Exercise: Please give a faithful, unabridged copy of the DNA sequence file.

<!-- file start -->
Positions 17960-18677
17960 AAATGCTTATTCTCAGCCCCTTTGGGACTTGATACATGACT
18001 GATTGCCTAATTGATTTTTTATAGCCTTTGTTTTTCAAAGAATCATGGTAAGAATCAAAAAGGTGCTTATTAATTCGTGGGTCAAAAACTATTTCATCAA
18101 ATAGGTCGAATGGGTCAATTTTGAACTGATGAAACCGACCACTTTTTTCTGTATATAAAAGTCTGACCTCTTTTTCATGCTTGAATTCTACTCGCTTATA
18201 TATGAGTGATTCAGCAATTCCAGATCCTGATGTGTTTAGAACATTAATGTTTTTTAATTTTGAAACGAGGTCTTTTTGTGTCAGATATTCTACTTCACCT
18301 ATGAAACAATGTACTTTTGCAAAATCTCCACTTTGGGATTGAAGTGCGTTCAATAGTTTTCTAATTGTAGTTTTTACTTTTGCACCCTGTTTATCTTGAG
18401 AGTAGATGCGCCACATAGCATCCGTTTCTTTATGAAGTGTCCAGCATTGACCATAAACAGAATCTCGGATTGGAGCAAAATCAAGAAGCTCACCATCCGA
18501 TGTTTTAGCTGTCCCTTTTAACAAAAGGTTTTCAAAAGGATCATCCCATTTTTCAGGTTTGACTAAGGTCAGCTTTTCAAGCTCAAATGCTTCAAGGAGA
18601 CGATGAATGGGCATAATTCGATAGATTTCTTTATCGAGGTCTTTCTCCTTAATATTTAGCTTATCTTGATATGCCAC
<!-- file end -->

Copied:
Positions 17960-18677
17960 AAATGCTTATTCTCAGCCCCTTTGGGACTTGATACATGACT
18001 GATTGCCTAATTGATTTTTTATAGCCTTTGTTTTTCAAAGAATCATGGTAAGAATCAAAAAGGTGCTTATTAATTCGTGGGTCAAAAACTATTTCATCAA
18101 ATAGGTCGAATGGGTCAATTTTGAACTGATGAAACCGACCACTTTTTTCTGTATATAAAAGTCTGACCTCTTTTTCATGCTTGAATTCTACTCGCTTATA
18201 TATGAGTGATTCAGCAATTCCAGATCCTGATGTGTTTAGAACATTAATGTTTTTTAATTTTGAAACGAGGTCTTTTTGTGTCAGATATTCTACTTCACCT
18301 ATGAAACAATGTACTTTTGCAAAATCTCCACTTTGGGATTGAAGTGCGTTCAATAGTTTTCTAATTGTAGTTTTTACTTTTGCACCCTGTTTATCTTGAG
18401 AGTAGATGCGCCACATAGCATCCGTTTCTTTATGAAGTGTCCAGCATTGACCATAAACAGAATCTCGGATTGGAGCAAAATCAAGAAGCTCACCATCCGA
18501 TGTTTTAGCTGTCCCTTTTAACAAAAGGTTTTCAAAAGGATCATCCCATTTTTCAGGTTTGACTAAGGTCAGCTTTTCAAGCTCAAATGCTTCAAGGAGA
18601 CGATGAATGGGCATAATTCGATAGATTTCTTTATCGAGGTCTTTCTCCTTAATATTTAGCTTATCTTGATATGCCAC